• Fresh milk (whole milk or your milk of choice)
  • An espresso machine or an alternative brewing method (e.g., Moka pot)


  • A milk frothing tool (steamer or a microwave-safe container)
  • Espresso cup or glass
  • Coffee grinder
  • Timer

Step-by-Step Instructions

  • Start with high-quality espresso beans, freshly roasted, and choose single-origin or a blend.
  • Grind the beans finely with a burr grinder and adjust the coffee-to-water ratio to 1:1 or 1:1.5 as desired.
  • Brew a single shot of espresso. Ensure it is fresh, aromatic, and has the right consistency. If you don't have an espresso machine, a Moka pot can provide an espresso-like coffee.
  • Heat milk to about 140-150°F (60-65°C) in the microwave or with your espresso machine's steaming pitcher, avoiding overheating.
  • Froth the milk gently with a milk frother or steam wand to create a smooth microform.
  • For a classic piccolo, take one part espresso and two parts of steamed milk.
  • Blend the espresso and frothed milk, aiming for an equal balance with a thin layer of microfoam on top.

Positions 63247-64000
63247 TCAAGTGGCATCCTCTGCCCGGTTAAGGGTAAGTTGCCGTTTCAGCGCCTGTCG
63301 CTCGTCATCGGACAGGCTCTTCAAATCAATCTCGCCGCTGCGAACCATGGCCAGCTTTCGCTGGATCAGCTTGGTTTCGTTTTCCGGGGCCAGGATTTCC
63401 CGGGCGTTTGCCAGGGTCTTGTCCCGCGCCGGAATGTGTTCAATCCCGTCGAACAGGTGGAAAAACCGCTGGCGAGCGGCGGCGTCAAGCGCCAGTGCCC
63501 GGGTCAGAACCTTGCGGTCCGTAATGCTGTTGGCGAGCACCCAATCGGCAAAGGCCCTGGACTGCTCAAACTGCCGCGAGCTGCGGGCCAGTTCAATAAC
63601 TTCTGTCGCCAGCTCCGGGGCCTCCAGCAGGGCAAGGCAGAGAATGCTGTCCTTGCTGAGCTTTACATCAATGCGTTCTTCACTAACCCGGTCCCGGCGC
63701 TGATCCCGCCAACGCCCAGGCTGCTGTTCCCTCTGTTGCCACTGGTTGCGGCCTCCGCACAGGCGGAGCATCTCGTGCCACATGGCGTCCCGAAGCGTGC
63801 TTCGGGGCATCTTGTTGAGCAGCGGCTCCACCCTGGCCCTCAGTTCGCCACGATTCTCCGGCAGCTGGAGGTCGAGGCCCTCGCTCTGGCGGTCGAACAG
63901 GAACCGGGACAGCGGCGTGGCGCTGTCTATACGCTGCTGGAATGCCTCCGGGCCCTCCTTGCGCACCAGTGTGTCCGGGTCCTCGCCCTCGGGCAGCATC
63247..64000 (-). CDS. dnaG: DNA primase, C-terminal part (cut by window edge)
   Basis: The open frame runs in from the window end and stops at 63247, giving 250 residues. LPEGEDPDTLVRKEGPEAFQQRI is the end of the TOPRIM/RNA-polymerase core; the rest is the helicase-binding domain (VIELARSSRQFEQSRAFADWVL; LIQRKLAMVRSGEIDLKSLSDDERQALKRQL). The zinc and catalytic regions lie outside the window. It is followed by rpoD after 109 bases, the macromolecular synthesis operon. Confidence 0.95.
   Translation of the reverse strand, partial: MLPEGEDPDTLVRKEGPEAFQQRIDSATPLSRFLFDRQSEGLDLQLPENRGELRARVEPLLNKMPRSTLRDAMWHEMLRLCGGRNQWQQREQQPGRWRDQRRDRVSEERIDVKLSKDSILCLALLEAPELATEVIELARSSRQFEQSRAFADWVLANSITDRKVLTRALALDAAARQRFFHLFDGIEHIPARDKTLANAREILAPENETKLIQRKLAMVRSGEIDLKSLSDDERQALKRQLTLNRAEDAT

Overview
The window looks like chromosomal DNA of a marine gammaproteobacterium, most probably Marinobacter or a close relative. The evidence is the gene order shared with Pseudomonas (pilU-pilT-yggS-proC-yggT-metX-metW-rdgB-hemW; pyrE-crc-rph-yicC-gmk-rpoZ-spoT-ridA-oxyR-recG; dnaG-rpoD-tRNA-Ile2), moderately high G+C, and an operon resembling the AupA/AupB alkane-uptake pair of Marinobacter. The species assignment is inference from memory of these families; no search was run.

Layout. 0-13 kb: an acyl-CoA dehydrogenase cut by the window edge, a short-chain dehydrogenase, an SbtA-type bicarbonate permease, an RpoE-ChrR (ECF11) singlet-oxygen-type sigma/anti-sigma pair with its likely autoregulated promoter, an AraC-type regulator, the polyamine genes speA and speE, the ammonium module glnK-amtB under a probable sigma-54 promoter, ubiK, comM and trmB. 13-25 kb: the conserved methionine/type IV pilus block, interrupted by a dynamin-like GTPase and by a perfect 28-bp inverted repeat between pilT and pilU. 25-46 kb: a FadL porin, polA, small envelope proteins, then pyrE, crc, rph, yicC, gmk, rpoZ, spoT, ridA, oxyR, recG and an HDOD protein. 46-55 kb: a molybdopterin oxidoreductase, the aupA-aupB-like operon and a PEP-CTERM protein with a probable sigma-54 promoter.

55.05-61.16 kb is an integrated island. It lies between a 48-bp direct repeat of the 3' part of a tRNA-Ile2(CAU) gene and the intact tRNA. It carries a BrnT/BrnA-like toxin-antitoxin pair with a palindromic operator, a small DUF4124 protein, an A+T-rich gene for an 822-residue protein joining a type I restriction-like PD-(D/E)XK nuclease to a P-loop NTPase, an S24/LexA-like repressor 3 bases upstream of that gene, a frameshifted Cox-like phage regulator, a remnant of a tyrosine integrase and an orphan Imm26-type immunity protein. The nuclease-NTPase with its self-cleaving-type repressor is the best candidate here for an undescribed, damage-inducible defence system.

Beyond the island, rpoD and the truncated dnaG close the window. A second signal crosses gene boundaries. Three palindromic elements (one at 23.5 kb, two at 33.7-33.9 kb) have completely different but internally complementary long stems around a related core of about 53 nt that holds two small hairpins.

• Enjoy your piccolo with its harmonious blend of robust coffee and velvety milk. It's an intense yet balanced coffee experience, perfect for milder espresso enthusiasts.

Cortado vs Piccolo: Quick Comparison

The main difference between Cortado and Piccolo is that the Cortado is from Spain, and features a 1:1 ratio of espresso to steamed milk. On the other hand, Piccolo is from Australia and is a 1:2 ratio of espresso to microtextured steamed milk.

Where Cortado has a bolder espresso flavor with less sweetness, Piccolo offers a slightly milder and sweeter taste compared to the Cortado.

Let's explore more differences.

1) Origin

Cortado and Piccolo are two delightful espresso-based beverages, each with unique characteristics and origins. The Cortado, a Spanish term that means "cut," hails from Spain. It is believed to have originated in the Basque Country, where it was created to "cut" the strong flavor of espresso with a small amount of milk.

On the other hand, the Piccolo, with its name derived from the Italian word for "small," has its roots in Australia, specifically in the coffee culture of Sydney. The Piccolo is a relatively recent addition to the coffee scene, developed to cater to the Australian penchant for espresso-based drinks with a creamy touch.